“I’m so sorry to hear that. Is she okay?”


The girl shrugs. “She went to the hospital afterward and now she’s home.”


“How many of the rest of you know someone who’s addicted or using drugs?” asks Susan.


Gabe and Jessa raise their hands. In fact, every hand in the room shoots up. No one bothers to look around first to see how many other kids raise their hands. Jessa shakes her head in disgust.


She hates this rinky-dink town.


Susan takes a deep breath. “Wow. There’s so many of you. I’m sorry you’ve all had this experience. So, Ms. Harrison and I are here today to tell you about something called Narcan. It’s a nasal spray, a medication that comes in a little injector that can be used to reverse a drug overdose, which unfortunately can kill someone.”


Heads nods, kids already familiar with Narcan.


Ms. Harrison clears the pizza boxes away while Susan takes out several small blue canvas bags with white lettering. She unzips one and pours out its contents, some funny looking white plastic things with a point at the end.


“Today you’re going to learn how to use Narcan,” Ms. Harrison says, “so if you’re ever in a situation where you’re with someone who overdoses on drugs and stops breathing, you can give it to them and maybe save their life.”


Every kid now has their eyes focused on Susan, watching with rapt attention, the room silent.

Jessa has already been trained in how to use Narcan, months ago with the other kids on the Youth Council. Gabe needs to know, too. She avoids leaving him at home by himself with Mom or his dad, Billy, but sometimes she has stuff to do, like a volleyball game, and can’t take him with her.


“If someone looks like they’re not breathing, you think they might have overdosed and you can’t wake them up,” Ms. Harrison said, “Narcan could save their life.”


Susan holds up a white plastic device. “It works kind of like a squirt gun,” she says. “You put the device in either side of the person’s nose and squeeze it. Here’s how it works.


“First, gently pull their head back. Then, holding the device with your thumb on the bottom and your first and middle fingers on the tabs on either side of the nozzle, insert the nozzle into one side of their nose until your fingers are against the bottom of their nose.” She demonstrates. “Then press the plunger all the way and spray the whole dose of Narcan into one nostril. You only have to do one side. They should revive and start to breathe pretty quickly.”


Jessa looks down at Gabe, the smallest kid there. He looks scared. She takes his sweaty hand and whispers, “You okay?”


He nods solemnly.


She looks around the room at the faces of the other kids. Some look confused, their eyebrows furrowed.


“Can I have a volunteer to pretend they’ve overdosed?” Susan asks. “We won’t use any actual Narcan while we practice,” she reassures the group.


Jessa raises her hand.

Susan shows how to open the cellophane packaging and, holding Jessa’s head back, pushes the pointed end of the empty device into one nostril, and presses the plunger. “It’s that easy.”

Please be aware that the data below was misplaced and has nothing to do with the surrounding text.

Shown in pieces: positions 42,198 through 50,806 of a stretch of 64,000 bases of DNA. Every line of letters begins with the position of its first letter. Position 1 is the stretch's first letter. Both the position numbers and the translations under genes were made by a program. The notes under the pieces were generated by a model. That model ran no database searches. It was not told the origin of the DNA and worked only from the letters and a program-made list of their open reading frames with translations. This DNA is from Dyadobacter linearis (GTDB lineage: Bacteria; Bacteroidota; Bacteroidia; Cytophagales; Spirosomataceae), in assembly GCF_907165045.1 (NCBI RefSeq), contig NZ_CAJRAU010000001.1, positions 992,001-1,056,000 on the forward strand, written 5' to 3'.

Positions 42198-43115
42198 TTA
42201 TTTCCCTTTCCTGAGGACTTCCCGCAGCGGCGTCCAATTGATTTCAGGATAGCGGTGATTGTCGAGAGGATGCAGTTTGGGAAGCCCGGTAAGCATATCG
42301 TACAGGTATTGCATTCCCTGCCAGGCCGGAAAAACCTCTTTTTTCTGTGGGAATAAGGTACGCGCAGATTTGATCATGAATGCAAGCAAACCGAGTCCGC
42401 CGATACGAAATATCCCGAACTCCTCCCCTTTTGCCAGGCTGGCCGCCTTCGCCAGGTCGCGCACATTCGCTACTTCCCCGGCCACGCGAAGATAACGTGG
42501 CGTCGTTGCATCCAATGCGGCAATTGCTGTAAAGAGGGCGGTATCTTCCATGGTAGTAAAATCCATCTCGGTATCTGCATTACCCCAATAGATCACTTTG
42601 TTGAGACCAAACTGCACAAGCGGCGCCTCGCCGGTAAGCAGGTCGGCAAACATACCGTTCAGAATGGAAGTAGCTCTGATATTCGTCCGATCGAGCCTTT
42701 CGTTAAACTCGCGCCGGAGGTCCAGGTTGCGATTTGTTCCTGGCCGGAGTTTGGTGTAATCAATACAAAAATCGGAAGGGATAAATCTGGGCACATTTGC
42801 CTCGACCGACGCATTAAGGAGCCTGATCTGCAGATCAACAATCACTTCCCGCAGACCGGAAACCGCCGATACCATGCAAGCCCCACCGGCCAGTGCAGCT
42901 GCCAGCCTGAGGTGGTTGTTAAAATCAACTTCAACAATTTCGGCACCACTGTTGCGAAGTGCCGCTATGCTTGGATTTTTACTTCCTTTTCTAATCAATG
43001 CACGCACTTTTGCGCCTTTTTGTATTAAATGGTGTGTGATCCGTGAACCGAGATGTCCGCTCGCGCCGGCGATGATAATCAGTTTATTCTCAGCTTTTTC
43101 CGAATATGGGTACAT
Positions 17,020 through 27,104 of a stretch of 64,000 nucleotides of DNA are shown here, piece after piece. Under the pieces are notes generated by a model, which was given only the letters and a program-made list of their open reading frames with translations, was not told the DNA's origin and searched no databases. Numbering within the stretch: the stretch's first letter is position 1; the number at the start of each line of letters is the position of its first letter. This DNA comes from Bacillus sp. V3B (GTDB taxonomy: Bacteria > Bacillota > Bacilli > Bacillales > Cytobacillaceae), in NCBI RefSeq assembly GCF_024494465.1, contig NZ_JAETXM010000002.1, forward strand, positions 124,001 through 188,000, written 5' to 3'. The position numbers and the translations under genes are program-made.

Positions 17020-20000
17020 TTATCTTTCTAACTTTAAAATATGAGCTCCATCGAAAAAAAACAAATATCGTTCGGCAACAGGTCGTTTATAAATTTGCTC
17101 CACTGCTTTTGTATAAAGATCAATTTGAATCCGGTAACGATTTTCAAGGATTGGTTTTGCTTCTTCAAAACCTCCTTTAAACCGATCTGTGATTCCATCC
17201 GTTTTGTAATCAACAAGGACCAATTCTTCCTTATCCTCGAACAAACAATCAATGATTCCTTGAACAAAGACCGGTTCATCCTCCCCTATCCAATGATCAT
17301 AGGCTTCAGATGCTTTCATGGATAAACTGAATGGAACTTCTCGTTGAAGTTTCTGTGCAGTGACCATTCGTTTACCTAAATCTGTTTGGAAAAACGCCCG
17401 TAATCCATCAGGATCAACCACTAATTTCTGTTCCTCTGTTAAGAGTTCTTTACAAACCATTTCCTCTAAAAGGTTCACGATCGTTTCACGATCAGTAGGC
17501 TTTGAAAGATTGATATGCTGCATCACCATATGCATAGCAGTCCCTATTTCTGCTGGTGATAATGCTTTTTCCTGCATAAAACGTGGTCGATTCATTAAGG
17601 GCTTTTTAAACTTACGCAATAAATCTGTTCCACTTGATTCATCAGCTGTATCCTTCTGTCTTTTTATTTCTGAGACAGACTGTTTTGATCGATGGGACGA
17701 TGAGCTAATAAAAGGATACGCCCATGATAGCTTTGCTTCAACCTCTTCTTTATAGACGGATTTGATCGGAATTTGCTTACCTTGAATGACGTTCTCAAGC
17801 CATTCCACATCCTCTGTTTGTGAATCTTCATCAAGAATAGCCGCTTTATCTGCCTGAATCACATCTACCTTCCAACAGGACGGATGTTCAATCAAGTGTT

Then it’s time to pass out the empty Narcan devices and give the kids a chance to practice on each other. “I want each of you to try pushing the plunger, so you know what it feels like to squirt the spray even though we won’t be using actual medicine today.”


Jessa likes that she calls it “medicine.”


The kids pair up and practice on each other. There’s some giggling among the younger kids. “I know this feels weird and uncomfortable,” Susan says, “and hopefully you’ll never have to do this. But since all of you know someone who’s used drugs, you might need to do this at some point, to get someone you love to start breathing again.”

The nervous laughter stops, and they spend five minutes practicing on one another.


“After you do this,” Ms. Harrison asks, “who knows what to do next?”


A bunch of hands go up. She calls on a blond-haired boy from Jessa’s ninth-grade class.


“You need to call 9-1-1 right away.”


“Exactly right. Because Narcan doesn't last forever,” Ms. Harrison says. “The person needs to go the emergency room quickly in case they stop breathing again. And so someone can talk to them about getting help so they don’t keep using drugs. And by the way, if you forget how to use the Narcan, YouTube has the instructions.”


That won’t help us, Jessa thinks, with no Wi-Fi at home.


“So, how are you feeling about this right now?” Susan asks.


Not one kid speaks.


“Is anyone worried you might not be able to do this right, to squirt the Narcan into somebody’s nose if they’re not breathing?”


A few nervous nods.


“I know, it’s pretty scary. So, another thing you can do is just dial 9-1-1 directly. On your cellphone if you have one or your house phone. Tell them what’s happened, that you’re with someone who’s taken drugs and stopped breathing and have some Narcan. They’ll be able to walk you through it.”

Somber looks all around.

“You can do this, kids, you can,” Ms. Harrison says. “But I hope you never have to.”


Susan passes out the blue bags containing two Narcan-filled devices, one for every kid. They put

them away into their already heavy backpacks.


The presentation ends and kids file out of the conference room. When she and Gabe are the only ones left, Jessa approaches Ms. Harrison. “If Gabe and I stay until closing, is there any chance you could drop us off at the end of our street on your way home?”